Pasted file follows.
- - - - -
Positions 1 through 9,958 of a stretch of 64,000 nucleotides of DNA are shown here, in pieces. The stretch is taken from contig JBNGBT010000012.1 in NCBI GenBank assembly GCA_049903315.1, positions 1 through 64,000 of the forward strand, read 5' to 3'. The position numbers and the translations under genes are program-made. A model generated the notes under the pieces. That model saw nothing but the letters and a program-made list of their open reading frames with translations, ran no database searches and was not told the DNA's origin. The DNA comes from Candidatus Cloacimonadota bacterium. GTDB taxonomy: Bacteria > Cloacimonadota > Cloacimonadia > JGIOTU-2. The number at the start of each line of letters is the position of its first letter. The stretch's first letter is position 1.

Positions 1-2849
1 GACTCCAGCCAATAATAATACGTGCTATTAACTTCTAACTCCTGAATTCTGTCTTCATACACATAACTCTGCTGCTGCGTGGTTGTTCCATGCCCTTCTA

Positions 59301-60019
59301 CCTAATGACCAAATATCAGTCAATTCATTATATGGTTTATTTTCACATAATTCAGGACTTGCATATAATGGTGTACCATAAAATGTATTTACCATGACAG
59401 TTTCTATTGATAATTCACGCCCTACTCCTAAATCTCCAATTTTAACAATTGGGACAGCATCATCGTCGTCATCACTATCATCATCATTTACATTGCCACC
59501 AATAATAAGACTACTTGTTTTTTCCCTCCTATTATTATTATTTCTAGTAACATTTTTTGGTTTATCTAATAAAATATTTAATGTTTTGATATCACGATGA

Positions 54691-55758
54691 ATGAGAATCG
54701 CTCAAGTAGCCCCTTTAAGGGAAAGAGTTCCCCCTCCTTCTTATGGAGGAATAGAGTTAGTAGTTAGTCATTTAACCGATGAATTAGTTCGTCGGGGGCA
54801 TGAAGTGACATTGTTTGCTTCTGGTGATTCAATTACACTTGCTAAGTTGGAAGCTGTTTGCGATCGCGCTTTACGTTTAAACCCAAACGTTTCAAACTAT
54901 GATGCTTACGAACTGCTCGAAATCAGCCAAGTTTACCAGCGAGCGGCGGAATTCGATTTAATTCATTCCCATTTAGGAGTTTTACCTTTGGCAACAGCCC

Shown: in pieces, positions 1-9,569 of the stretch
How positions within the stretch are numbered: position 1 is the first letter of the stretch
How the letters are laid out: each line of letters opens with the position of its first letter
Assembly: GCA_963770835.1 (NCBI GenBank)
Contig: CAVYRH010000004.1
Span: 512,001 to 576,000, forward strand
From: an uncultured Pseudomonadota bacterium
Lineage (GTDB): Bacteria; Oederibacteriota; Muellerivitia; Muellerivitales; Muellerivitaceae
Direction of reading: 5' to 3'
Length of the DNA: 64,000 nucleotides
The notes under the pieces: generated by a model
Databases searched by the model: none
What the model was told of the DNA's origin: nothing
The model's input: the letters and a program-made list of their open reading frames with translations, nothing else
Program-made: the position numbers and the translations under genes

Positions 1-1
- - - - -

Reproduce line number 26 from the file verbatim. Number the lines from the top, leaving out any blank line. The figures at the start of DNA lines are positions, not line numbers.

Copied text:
The model's input: the letters and a program-made list of their open reading frames with translations, nothing else